Jason Kipnis is coming off the best half of baseball he has played in his four-year Major League career. He is coming off a second All-Star Game appearance. By all accounts this season has gotten off to as a good a start as could be expected for Cleveland’s 28-year-old second baseman.
Of course, the last time Kipnis played in the Midsummer Classic it was 2013. That season’s first half had been the best half of Major League Baseball he had enjoyed prior to the ride he has been on in 2015’s first three-and-a-half months.
What is striking, looking at both of Kipnis’ All-Star years is just how similar they are. In both seasons he got off to a rough start. In 2013, some thought he may need some more minor league seasoning, having only played one full year in the big leagues to that point and hitting .200 through April. This year, he was at a lackluster .218 after the first month and some worried that 2014’s difficult year may have been foreshadowing for the future, rather than a down year, marred by injury.
In each campaign, he proceeded to quiet the doubters with a couple of excellent months. In 2013, Kipnis picked up the pace a bit with an improve .261 average in May before an eye-popping .419 clip in June. That raised his average to .299 through three months of baseball and made him a worthy All Star selection. He was at .301 by the July 14 All Star break.
This season, Kipnis wasted far less time getting on track. He outdid that June of two seasons ago with an even better May this year. This past May he batted .429, on his way to earning the American League’s Play of the Month award. Not bad considering some of the elite players the league has to offer, including the great Mike Trout. For the first time in his career, Kipnis followed a great month, with another impressive one. In June he hit .358, including a 20-game hitting streak from June 2-23. He ended up going into this year’s All Star Game hitting .323. He has 112 hits already, just eight shy of his total from last year in 129 games, when he played through an oblique injury.
The Indians, Kipnis and Tribe fans are now hopeful that the similarities between this season and 2013 stop. While it was not awful, by any stretch, Kipnis’ second half of his first All-Star campaign was nowhere near as good as his first half. After a first half of hitting .301 with 12 homers and 53 RBI, he slumped a bit down the stretch to finish that season with an average of .284 with 17 dingers and 84 runs driven in. He never did really badly, hitting .272, .250 and .287 in the year’s final three months, respectively. He just stopped generating the elite-level numbers he has put up in May and June. He still finished 11th in that season’s AL MVP voting.
This year Cleveland needs its All Star to keep producing at a high level. Other than Michael Brantley, no one else in the lineup has put up consistently good numbers. Brantley is hitting well with a sore back. Kipnis spent this past June as Cleveland’s only real source of offense a lot nights. Along with excellent starting pitching, Kipnis is arguably the biggest reason the Indians are even within striking distance of .500 and a Wild Card spot. Without Kipnis, the Indians would probably be in a real hole, record-wise, rather than at 42-46 needing just a little two week burst to really get on the playoff track.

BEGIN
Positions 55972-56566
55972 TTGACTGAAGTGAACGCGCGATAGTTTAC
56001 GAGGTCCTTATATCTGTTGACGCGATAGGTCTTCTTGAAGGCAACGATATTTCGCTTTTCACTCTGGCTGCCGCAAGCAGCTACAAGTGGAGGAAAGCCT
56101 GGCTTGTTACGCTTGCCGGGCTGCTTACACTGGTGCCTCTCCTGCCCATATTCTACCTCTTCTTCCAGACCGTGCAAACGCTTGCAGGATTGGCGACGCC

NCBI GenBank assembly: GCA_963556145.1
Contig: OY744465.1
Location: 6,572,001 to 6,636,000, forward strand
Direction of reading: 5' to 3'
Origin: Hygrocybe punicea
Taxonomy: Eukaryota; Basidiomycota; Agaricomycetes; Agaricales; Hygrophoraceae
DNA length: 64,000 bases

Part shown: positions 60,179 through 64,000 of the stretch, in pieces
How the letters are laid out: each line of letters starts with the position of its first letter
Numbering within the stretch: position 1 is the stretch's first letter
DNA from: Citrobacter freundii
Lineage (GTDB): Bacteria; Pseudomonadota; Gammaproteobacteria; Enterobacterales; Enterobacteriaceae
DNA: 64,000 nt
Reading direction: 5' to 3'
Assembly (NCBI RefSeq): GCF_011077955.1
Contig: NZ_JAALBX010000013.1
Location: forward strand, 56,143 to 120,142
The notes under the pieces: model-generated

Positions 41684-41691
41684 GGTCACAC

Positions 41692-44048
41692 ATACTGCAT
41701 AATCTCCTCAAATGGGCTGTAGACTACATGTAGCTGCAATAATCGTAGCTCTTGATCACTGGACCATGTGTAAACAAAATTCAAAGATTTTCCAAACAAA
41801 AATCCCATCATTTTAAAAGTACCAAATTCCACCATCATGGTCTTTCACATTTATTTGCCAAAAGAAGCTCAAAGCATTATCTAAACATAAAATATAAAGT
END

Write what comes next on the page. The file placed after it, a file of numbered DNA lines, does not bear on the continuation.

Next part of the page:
Right now, Kipnis is likely in the MVP conversation and the Indians need it to stay that way. There is some fear that a slump is inevitable as Kip close this year’s first half on a down note. After starting July with four hits in 10 at bats of the month’s first two games, he fell off. In the last 10 games before the break, Kipnis had only four more base knocks in 36 at bats, good for a .111 average. Hopefully, some rest and a chance to be around some of the best players the game has to offer will help to get the Tribe second baseman going again when the season resumes Friday night in Cincinnati.
Two years ago, when Kipnis slumped in the second half, age and inexperience could be attributed. He was 26 and in his second full MLB campaign. He had a one month call up in 2011. In 2013, he was also not expected to be the number one guy. Nick Swisher was healthy then and Carlos Santana was swinging a better bat than he is now. This year Kipnis is a veteran and a core guy. He and Brantley are supposed to be the team’s 1-2 punch. Kipnis leads off the batting order, as he has since the end of April, which is when his offense took flight this year. He gets on base for Brantley to drive in, at least the way things are drawn up.
Cleveland will need other guys to step up behind in Kipnis if it does hope to contend for the playoffs this year. However, Kipnis is key to playing winning baseball. The former second round draft pick is now performing at the level many expected and hoped to see him reach. Even though the home run total of six is down compared to a couple years ago, Kipnis is tied for the Major League lead with 27 doubles – he is still raking the ball quite well in that regard.
Kipnis has been viewed as good player for a while. If he is going to take that next step to very good or even the level of All Star Game regular, he will need to start putting together complete seasons of very good baseball. One successful half is in the books. Now is the time to finish off what he started, with a memorable closing act to 2015. If he can to do that, he might just garner more MVP votes than before as a guy who could help keep his team’s playoff hopes afloat.
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